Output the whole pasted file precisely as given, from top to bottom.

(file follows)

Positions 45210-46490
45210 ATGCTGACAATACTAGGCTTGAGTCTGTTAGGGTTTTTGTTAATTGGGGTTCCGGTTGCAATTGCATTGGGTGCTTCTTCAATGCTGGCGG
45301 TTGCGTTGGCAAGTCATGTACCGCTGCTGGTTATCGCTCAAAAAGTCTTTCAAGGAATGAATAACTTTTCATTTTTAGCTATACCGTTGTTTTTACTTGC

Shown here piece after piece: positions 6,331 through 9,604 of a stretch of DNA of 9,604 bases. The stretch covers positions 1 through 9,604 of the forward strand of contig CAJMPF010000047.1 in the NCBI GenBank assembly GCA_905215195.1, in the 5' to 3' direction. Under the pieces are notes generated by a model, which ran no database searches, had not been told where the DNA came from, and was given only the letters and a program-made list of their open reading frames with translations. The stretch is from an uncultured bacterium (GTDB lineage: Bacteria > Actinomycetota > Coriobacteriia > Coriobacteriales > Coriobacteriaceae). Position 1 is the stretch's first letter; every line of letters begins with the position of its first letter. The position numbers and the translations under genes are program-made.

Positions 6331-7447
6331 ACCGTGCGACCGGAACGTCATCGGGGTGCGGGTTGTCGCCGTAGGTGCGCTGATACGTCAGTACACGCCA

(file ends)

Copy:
Positions 45210-46490
45210 ATGCTGACAATACTAGGCTTGAGTCTGTTAGGGTTTTTGTTAATTGGGGTTCCGGTTGCAATTGCATTGGGTGCTTCTTCAATGCTGGCGG
45301 TTGCGTTGGCAAGTCATGTACCGCTGCTGGTTATCGCTCAAAAAGTCTTTCAAGGAATGAATAACTTTTCATTTTTAGCTATACCGTTGTTTTTACTTGC

Shown here piece after piece: positions 6,331 through 9,604 of a stretch of DNA of 9,604 bases. The stretch covers positions 1 through 9,604 of the forward strand of contig CAJMPF010000047.1 in the NCBI GenBank assembly GCA_905215195.1, in the 5' to 3' direction. Under the pieces are notes generated by a model, which ran no database searches, had not been told where the DNA came from, and was given only the letters and a program-made list of their open reading frames with translations. The stretch is from an uncultured bacterium (GTDB lineage: Bacteria > Actinomycetota > Coriobacteriia > Coriobacteriales > Coriobacteriaceae). Position 1 is the stretch's first letter; every line of letters begins with the position of its first letter. The position numbers and the translations under genes are program-made.

Positions 6331-7447
6331 ACCGTGCGACCGGAACGTCATCGGGGTGCGGGTTGTCGCCGTAGGTGCGCTGATACGTCAGTACACGCCA